There is much more to being healthy than traditional health care. In fact, “health care” is a surprisingly minor factor in health and the prevention of premature death, just 10 percent. Social circumstances, environmental exposures, genetic predisposition, and personal behavior combined contribute to 90 percent of preventable deaths.1 Unfortunately, trying to design, deliver, and be paid for these non-treatment factors is extremely difficult, but critical if we truly want to improve the health outcomes for the largely poor and socially marginalized people in our programs.
In his instructive 1997 book Purchasing Population Health: Paying for Results, David Kindig notes that population health goes beyond aggregate health outcomes for a group of people, and must take place “in an economic framework that balances the relative marginal returns from the multiple determinants of health.” This definition speaks to the reasons why Medicaid and other health care financing systems ignore social determinants to a large degree: there are so many factors that go into the way people achieve well-being that paying for each of them would yield relatively marginal returns compared to the more discretely measurable elements of acute care.
So how can actors in the traditional system of care take into account the vast array of experiences that promote well-being? Encouraged by the Affordable Care Act’s focus on the “Triple Aim” of health care (better population-based health outcomes, better quality care, and lower cost), state health agencies, insurers, providers, and health networks are all looking at how to improve an overall experience of well-being for participants while incentivizing an economic framework that reduces costs.
In pursuit of the ACA’s Triple Aim, policymakers, payers, and providers can adopt a three-tiered approach to population health. First, all actors should focus on a range of options that promote well-being and meet the needs of the people they work with. Second, social determinant options should be complemented by a range of supports with discrete and measurable quality indicators. Third, these practices should be supported by financial mechanisms that invest in the entire range of health promotion activities, and managed by people with a vision that supports whole-health activation.
Community Access has supported social determinants toward population health since its inception. The conviction that a safe and stable home environment – that afforded individuals independence and space to account for the dignity of personal risk and accountability – evolved into a 42-year mission of offering housing as a first step toward achieving community well-being.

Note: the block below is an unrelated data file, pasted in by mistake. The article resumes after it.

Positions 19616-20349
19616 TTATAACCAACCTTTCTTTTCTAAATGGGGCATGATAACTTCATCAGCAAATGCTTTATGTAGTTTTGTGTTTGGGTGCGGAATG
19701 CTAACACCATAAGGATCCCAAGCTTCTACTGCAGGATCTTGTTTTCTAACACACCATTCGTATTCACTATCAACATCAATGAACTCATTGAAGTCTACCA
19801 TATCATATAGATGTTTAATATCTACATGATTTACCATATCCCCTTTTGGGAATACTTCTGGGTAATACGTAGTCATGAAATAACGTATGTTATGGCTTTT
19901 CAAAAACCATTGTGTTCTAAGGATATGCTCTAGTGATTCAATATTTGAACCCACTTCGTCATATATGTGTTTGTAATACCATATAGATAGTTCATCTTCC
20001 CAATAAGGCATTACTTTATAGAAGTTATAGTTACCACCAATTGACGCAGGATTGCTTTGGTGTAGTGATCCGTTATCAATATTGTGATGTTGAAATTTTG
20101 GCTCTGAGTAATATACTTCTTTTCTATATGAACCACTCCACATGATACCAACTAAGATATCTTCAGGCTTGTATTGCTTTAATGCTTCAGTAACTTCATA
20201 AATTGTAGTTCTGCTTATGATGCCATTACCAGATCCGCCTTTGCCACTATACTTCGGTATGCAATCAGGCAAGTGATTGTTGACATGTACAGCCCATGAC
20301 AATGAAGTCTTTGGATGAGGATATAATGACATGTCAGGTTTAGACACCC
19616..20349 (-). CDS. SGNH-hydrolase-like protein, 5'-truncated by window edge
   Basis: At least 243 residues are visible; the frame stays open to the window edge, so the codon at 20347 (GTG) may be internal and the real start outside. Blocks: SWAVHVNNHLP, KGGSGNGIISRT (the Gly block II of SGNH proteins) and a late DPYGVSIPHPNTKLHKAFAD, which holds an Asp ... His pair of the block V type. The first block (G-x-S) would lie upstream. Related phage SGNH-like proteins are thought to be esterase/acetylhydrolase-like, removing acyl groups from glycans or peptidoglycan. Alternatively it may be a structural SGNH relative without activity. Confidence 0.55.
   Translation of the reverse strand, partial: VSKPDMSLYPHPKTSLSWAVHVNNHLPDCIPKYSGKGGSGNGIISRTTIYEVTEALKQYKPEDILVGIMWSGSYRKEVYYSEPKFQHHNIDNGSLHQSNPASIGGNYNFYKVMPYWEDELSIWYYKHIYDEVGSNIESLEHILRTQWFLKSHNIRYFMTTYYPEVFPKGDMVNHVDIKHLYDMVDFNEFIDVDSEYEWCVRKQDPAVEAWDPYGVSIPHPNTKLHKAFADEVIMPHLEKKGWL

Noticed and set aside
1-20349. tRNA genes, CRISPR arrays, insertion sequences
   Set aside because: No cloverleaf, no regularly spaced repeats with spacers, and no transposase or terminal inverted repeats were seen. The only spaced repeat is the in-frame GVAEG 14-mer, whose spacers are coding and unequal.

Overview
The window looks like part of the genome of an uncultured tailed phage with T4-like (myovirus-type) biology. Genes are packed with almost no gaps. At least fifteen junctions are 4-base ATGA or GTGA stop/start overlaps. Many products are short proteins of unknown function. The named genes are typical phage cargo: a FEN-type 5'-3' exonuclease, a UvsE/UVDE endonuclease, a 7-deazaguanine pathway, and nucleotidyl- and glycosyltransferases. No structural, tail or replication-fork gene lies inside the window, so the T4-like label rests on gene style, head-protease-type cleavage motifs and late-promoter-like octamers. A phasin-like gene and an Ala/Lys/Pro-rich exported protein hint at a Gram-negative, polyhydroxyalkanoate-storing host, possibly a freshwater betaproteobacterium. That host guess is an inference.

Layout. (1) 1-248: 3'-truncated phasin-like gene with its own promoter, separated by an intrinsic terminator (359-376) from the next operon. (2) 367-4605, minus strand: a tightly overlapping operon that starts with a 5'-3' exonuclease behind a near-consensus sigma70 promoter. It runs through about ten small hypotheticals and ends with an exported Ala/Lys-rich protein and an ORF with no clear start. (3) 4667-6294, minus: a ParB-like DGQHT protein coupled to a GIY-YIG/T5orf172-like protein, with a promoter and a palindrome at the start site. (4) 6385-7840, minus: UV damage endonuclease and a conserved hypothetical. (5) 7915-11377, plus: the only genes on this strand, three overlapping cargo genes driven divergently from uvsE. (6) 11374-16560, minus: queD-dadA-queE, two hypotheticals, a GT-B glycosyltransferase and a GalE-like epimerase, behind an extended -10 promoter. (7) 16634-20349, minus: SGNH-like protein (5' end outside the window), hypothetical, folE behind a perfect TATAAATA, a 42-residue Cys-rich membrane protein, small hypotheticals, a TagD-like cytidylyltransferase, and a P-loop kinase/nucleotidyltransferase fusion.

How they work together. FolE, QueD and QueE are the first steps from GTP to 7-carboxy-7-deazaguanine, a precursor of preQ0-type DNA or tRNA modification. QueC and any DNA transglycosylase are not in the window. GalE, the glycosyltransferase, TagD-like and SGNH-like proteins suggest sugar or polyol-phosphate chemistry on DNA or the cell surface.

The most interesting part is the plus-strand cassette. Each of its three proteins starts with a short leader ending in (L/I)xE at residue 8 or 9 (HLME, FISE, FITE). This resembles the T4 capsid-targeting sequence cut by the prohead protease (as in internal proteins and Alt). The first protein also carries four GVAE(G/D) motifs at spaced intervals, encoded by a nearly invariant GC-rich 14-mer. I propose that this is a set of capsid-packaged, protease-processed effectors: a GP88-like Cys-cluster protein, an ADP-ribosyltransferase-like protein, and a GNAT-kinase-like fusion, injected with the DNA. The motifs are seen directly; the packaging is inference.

Today, Community Access participants are encouraged to utilize a multitude of options that improve their health. In 2002 we initiated a pet adoption program called Pet Access when employees realized how beneficial the support of dogs and cats is to people who live in our apartments. Pet ownership is well known to promote quality of life and even a longer lifespan, but it also encourages sociability and self-reliance. Similar motivations led to the creation of the Art Collective, where participants learn and practice artistic skills and are supported in entrepreneurial efforts to sell artwork for profit. In 2015 an expert in urban gardening joined the Community Access team to build gardens in the backyards of Manhattan and Bronx housing sites, and to help participants and families grow, cook, and use food harvested by hand. In the spring of 2016, we are introducing a fleet of bicycles at one of our Bronx housing locations that participants can use for exercise, group activities, or traveling to the grocery store or health care appointments.
Promoting social determinants at Community Access is balanced by community approaches that yield discrete and measurable outcomes. We offer supports that are now being encouraged within a Medicaid framework: a growing health division that teams care managers with population health experts who can train staff and support participants in whole-health management; education support services for people having trouble in post-secondary school and training or wanting to achieve a high school degree; workforce development for peers who want to work in human services and position for radical change in the health care system; and crisis respite that promotes community resilience and recovery while reducing the enormous financial and personal toll of a hospital stay.
Alongside these community supports are robust financial, administrative, and quality assurance mechanisms. Our strategy depends upon: a quality assurance team working closely with all programs to design an environment that is favorable to the whole-health experiences and outcomes of participants; a human resources department that affirmatively hires people with lived mental health experience and removes the barriers to employment that service users often experience; and a development team that focuses on strategic planning and communications to attract a broad range of donors. Additionally, central to our mission is self- and systems-advocacy work. Our advocacy commitments include informing city and state policy and even supporting Community Access participants to address shortcomings within our programs.